Crow, searching for a branch
in an autumn poem, finds
this winter memory instead.
Mist, escaped from some spring verse,
drifts across my snowed-in garden.
Rice paper unscrolling,
and the smell of fresh-ground ink.
I make moon and the hooked stroke
fishes up your half-forgotten face.
I must have been eight, couldn't sleep.
Even late, the derision of crows from
our neighbor's pine, a child's portent.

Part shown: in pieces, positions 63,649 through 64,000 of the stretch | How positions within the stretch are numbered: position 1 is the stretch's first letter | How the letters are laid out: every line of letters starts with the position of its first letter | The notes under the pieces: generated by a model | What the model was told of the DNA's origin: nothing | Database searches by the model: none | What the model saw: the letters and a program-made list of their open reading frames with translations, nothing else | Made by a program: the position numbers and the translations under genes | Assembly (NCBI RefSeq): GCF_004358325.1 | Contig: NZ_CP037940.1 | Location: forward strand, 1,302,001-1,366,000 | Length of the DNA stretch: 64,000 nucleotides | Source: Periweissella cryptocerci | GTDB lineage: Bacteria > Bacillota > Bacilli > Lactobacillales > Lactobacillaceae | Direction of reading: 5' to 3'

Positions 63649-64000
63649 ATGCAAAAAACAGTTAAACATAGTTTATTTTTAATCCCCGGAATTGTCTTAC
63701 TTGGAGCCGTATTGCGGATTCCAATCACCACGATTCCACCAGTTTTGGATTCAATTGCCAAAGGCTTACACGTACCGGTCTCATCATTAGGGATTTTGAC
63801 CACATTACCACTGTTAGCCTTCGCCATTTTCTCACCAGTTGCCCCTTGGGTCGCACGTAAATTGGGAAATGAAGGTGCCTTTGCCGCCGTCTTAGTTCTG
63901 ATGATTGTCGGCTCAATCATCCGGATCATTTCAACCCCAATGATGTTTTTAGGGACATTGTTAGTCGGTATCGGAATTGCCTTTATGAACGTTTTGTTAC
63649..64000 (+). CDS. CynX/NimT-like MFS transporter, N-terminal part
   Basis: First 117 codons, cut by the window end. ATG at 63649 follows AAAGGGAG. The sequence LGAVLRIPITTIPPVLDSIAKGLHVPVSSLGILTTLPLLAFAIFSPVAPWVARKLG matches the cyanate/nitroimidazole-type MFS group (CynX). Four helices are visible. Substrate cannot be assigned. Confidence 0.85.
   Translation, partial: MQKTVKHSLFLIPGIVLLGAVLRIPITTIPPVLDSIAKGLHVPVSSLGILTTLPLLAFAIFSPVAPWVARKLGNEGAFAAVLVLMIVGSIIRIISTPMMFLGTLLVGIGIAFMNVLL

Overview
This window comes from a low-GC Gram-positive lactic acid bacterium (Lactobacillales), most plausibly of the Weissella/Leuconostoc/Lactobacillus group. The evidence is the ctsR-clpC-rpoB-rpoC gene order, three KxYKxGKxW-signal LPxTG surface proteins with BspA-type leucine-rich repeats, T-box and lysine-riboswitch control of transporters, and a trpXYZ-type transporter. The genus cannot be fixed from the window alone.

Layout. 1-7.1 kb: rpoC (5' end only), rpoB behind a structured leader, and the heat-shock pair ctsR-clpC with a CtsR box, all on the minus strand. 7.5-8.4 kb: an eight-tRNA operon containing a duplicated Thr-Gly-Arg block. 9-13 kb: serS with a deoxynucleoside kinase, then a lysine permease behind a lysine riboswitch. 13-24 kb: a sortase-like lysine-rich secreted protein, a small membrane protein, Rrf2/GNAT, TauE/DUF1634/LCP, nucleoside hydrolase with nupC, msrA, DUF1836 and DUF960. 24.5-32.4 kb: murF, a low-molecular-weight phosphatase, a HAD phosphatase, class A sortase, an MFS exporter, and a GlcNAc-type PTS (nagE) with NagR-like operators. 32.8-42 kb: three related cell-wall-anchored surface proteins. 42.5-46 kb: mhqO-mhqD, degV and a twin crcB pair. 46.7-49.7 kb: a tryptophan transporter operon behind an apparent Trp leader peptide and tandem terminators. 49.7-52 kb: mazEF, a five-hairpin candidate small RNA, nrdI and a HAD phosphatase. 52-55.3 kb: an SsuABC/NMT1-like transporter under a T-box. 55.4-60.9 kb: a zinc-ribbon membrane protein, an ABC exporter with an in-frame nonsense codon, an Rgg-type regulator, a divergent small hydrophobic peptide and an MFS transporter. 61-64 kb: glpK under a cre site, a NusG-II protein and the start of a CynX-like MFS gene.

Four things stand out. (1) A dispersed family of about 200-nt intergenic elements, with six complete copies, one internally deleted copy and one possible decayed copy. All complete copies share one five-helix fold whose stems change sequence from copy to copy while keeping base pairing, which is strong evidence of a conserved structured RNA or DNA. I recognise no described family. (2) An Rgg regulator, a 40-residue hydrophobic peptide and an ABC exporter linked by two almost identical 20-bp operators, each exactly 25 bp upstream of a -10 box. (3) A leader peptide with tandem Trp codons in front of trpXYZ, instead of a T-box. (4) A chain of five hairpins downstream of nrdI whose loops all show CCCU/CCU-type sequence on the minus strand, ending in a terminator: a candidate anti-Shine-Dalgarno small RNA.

I called and you came to me, sitting
for a moment on the edge of my bed,
wicking away my fears when
you could do nothing about your own.
Your gauzy nightgown, like the moon's.
The way you both looked down.
A pity, time waters memory's ink.
Words bleed through the kozo. Still,
perhaps a new poem will come from this:
tears, the kigo – emptiness, the season.
By Steven RatinerQLRS Vol. 18 No. 1 Jan 2019